Dealing with Delinquent Owners Denying Access to Common Areas and Parking

 By and large, a board and management company can expect payment from residents  for monthly fees to be received on time and in full. These all-important funds  keep day-to-day operations moving forward without hiccups. There are  situations, however, that arise which can offset the balance sheet.  Circumstances run the gamut but in the end, monies that can’t be collected end up costing a whole lot more than the losses they represent.  

 “The most common excuse given is that the person simply can’t afford to make the payment whether it is true or not,” says attorney Ronald Steinvurzel, a member of the New Jersey Bar and principal  of the Steinvurzel Law Group, P.C., based in White Plains. “These people will ask for patience and will offer the excuse du jour which most  recently has been the economy.”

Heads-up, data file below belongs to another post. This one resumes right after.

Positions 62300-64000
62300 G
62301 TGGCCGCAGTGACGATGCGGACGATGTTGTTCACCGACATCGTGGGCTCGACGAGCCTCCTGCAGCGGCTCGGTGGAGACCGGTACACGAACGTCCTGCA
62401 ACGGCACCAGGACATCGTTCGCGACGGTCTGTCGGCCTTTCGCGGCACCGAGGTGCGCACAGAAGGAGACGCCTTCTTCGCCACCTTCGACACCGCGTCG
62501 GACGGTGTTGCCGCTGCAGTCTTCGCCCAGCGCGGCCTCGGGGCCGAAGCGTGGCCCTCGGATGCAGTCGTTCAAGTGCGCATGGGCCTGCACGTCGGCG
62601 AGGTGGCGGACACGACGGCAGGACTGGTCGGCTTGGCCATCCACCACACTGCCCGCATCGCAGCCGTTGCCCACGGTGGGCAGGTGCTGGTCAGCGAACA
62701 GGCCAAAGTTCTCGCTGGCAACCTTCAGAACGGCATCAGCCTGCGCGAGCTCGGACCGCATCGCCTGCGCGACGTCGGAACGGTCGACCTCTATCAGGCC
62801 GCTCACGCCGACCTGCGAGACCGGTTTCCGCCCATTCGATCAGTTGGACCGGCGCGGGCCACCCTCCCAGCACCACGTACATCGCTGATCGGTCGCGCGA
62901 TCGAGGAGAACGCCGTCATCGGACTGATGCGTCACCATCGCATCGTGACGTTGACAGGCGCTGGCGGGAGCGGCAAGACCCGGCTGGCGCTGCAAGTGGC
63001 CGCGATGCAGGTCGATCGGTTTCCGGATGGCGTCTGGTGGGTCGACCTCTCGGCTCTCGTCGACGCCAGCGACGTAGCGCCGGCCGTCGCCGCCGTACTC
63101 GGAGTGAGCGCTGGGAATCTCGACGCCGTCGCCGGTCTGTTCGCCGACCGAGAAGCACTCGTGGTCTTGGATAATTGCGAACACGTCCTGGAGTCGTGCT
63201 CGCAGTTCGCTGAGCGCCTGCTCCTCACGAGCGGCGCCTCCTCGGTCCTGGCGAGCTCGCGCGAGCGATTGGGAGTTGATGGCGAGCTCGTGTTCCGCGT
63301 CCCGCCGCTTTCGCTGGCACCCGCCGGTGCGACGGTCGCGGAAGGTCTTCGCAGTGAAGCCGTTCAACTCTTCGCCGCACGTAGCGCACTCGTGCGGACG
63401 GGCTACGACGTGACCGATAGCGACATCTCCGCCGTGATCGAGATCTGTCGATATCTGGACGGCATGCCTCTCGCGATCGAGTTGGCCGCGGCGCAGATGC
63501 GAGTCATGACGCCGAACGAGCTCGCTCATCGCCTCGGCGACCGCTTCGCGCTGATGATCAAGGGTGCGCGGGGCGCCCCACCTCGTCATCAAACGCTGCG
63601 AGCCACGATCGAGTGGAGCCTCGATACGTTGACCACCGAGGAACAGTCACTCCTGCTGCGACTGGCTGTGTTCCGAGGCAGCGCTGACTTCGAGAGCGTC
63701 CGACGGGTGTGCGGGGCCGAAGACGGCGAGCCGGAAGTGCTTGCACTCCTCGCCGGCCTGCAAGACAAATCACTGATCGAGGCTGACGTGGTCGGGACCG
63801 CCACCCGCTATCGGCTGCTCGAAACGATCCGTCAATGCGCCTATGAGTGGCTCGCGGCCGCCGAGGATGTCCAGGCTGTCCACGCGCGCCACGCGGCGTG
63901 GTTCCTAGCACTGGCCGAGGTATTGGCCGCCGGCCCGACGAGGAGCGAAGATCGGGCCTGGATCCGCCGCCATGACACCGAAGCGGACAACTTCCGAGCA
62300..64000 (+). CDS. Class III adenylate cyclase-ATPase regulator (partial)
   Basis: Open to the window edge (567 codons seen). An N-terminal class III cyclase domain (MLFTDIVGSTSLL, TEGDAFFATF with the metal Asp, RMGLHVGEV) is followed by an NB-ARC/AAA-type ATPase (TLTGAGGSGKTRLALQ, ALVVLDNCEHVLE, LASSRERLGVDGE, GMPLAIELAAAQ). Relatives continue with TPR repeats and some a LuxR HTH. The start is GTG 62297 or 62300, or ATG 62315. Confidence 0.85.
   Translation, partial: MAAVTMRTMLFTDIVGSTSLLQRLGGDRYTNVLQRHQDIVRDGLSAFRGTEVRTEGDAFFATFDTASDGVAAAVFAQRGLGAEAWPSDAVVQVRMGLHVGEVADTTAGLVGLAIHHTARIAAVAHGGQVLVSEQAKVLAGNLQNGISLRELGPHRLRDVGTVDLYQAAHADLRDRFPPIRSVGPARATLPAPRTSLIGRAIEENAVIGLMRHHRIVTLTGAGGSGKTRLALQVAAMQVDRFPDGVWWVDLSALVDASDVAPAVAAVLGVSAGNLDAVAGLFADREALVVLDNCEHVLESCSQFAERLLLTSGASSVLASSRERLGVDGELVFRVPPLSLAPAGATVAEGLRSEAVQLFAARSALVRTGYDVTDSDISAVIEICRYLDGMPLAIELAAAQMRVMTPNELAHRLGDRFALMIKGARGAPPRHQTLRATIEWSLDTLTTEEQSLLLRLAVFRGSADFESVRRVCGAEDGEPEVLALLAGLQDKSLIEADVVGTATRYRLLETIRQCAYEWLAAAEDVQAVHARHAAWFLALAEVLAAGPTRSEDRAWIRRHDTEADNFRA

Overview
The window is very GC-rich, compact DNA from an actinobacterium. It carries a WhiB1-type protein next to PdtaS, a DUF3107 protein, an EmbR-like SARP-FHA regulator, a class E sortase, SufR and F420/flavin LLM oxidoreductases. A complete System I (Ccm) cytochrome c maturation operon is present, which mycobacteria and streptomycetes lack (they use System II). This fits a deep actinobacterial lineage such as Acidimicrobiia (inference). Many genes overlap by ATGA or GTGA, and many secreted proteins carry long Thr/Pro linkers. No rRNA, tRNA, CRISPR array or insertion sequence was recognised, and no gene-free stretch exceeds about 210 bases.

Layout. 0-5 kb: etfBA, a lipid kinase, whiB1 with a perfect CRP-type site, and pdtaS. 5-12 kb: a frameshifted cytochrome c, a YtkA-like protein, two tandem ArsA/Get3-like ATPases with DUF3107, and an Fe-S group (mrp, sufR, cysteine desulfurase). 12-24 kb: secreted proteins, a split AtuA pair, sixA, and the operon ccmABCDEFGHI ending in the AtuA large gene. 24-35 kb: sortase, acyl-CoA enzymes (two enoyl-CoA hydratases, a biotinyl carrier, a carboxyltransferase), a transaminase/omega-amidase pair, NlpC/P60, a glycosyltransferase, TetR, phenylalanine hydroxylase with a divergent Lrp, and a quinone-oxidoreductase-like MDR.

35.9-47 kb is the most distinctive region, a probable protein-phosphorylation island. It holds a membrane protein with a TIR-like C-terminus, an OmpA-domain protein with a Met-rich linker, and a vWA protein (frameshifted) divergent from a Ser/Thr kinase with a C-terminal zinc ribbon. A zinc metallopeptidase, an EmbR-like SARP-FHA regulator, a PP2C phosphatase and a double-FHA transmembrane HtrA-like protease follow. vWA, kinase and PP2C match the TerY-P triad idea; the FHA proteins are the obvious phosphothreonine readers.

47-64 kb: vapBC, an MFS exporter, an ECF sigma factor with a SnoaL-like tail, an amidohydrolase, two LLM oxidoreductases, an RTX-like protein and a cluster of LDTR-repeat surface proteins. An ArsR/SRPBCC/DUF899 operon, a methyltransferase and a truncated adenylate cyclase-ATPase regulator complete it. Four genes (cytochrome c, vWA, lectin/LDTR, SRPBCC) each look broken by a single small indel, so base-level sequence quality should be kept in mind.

It is true that the economy has played a major role in not only late payments  but the ability for some people to make their payments at all. This is due, in  part, to high jobless rates. For example, according to the New Jersey  Department of Labor, the Garden State’s unemployment rate is 9.0 percent, as of February 2012, compared to a national  rate which is 8.3 percent.  

 “In many cases, boards and management companies hear excuses that the resident is  owed money or lost their job, as of late the economy is the excuse, and what a  great excuse because everyone knows it to be true but that does make the  situation any better,” says Steinvurzel.  

 The way in which a board determines how to handle collecting monies that are  past due is always different as respective bylaws dictate the course of action.  In most situations there is a grace period between five and 15 days after the  payment is due, which is usually the first of the month. “If it is deemed a temporary issue, then it is simply a matter of collecting the  money,” says Michael A. Esposito, CPA, audit partner at New York-based Kleiman & Weinshank, LLP., and a member of the New Jersey State Society of Certified  Public Accountants, “If it’s a chronic use, you have to then factor the losses into your budgeting.”  


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